And the people of the world cannot see Jesus as the one for whom humanity hungers unless you and I tell them. Folk these days don’t generally start their seeking with the church. They start where they are. That is why most will come to your life group before they will come to church. The beginning of a walk of faith for most is seeing people who walk with Jesus serving others, and willing to talk about the one who is our provision — willing to share, one beggar to another, about a heavenly banquet offered freely to us all.

Our young adults Alpha course meets at a parishioner’s house. Thirty young professionals laughed over dinner, listened to a talk about Jesus, then discussed their lives and the difference a relationship with God through Jesus Christ is making. It was warm and welcoming. In fact, one person said, “I have never felt really welcome in a church before this group.” The contrast between the hunger in the coffeehouse and hunger satisfied that night was striking. It was a picture of the supper Scripture promises us in the kingdom, of hunger filled.

Before we wrap up, though, there is another miracle in our passage: Jesus walks on water. This may feel like Miracle Fest 2000, but three of the four Gospel writers connect these two stories, which makes sense because both are about the disciples’ lack of trust in light of who Jesus repeatedly revealed himself to be.

The disciples have left in a boat. Perhaps they are disappointed that Jesus wouldn’t let the multitudes make him the king of their expectations. Like the people around me in Blacksmith Coffee, we too hunger for the world to be better, for life to be about more than another spa day. Like the disciples, we want the kingdom, but we want the kingdom on our terms.

Jesus won’t be neatly packaged, though, neither then or now. We may float away on false expectations, but Jesus always comes; approaching, sometimes quietly, sometimes terrifyingly.

When they ask who it is, Jesus’ answer is “I am.” It is one of those “I am” statements, a reference to “I am who I am,” that God relayed to Moses. Whenever Jesus said “I am,” every Jew heard Jesus using God’s personal check-signing name. The feeding of the 5,000 has echoes of Moses giving the people manna in the wilderness. But Jesus upped the ante: More than a prophet after the likes of Moses who gave them bread, Jesus said unmistakably, “I’m the one who spoke to Moses. I’m the one who sent the manna.”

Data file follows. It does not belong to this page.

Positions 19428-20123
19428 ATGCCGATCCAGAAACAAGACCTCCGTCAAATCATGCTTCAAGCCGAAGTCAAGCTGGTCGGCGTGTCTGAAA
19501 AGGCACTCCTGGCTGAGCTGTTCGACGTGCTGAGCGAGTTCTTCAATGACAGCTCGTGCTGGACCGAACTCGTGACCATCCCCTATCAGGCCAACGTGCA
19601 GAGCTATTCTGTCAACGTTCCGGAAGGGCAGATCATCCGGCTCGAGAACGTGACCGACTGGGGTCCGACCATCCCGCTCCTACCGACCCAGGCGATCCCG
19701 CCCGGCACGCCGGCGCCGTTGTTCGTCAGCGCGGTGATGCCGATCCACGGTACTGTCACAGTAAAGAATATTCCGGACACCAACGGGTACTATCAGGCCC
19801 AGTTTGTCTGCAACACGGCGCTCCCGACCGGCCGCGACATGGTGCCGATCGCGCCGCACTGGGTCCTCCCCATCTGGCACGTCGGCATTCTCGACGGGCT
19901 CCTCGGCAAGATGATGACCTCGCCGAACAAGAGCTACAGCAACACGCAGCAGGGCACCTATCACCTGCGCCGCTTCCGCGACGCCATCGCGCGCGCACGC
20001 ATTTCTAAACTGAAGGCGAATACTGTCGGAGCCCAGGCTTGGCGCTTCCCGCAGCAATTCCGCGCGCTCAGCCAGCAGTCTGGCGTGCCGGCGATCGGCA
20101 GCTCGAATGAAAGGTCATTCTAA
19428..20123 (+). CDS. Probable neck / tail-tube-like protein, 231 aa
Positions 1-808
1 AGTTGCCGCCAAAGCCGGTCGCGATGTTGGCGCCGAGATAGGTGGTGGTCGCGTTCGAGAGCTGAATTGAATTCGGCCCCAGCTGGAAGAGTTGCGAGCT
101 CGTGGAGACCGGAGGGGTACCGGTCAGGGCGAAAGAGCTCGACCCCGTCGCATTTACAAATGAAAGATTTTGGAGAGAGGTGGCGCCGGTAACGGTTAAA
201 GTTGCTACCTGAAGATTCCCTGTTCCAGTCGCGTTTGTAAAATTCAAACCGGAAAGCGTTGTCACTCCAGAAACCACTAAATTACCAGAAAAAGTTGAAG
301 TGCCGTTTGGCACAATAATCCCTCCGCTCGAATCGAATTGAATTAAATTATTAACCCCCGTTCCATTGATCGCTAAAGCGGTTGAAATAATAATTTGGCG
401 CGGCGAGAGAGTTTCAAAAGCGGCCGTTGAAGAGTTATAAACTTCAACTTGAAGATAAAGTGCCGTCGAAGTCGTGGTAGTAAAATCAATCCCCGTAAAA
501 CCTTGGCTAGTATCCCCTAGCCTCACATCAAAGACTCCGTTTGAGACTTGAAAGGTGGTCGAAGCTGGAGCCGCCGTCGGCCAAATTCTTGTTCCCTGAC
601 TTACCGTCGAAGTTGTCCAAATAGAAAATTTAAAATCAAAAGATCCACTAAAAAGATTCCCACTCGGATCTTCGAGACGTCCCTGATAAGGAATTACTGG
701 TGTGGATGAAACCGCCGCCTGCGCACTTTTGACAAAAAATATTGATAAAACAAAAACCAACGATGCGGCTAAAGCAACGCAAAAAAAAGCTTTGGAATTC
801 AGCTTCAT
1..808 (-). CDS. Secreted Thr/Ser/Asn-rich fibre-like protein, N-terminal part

The only thing more astounding than what Jesus had just done was his explanation of who he was in doing it.

What are the disciples to do next? “They took him into the boat.” The word in the original language there is “received.” It’s the verb John uses over and over to describe believing on Jesus as the Son of God: “Believe and receive.” Trust and reception on the dark and wind-tossed sea is followed immediately by calm and joy.

When our tummies are hungry it tells us we need to eat. When our hearts are hungry, it tells us we need our Maker.

Are you longing with a hunger not long satisfied with the things of this world? Then receive him.

We cannot serve Jesus without first receiving Jesus. The secret to being full is to receive Jesus Christ, in our boat, as our bread.

Christians work for the common good, but the Christian faith is not a social program, it is a love affair with God in Christ. He is the satisfaction of our heart’s true desire. The Christian faith is the opening of a door upon which we have always knocked, a meal we have always longed for, a relationship we were made to be in. Receive him!

In moments we will come to take the bread and drink the cup. As the writer of Hebrews said, “Let us with confidence draw near the throne of grace, that we may receive mercy, and find grace to help in time of need.”

Don’t give Bruce Springsteen the last word. I have another song for you: Isaac Watts’s hymn from the 1700s, “Let earth receive her king. Let every heart prepare him room.” And heaven and nature — and your heart — will sing.

The Rev. Matt Marino is rector of Trinity Parish in St. Augustine, Florida.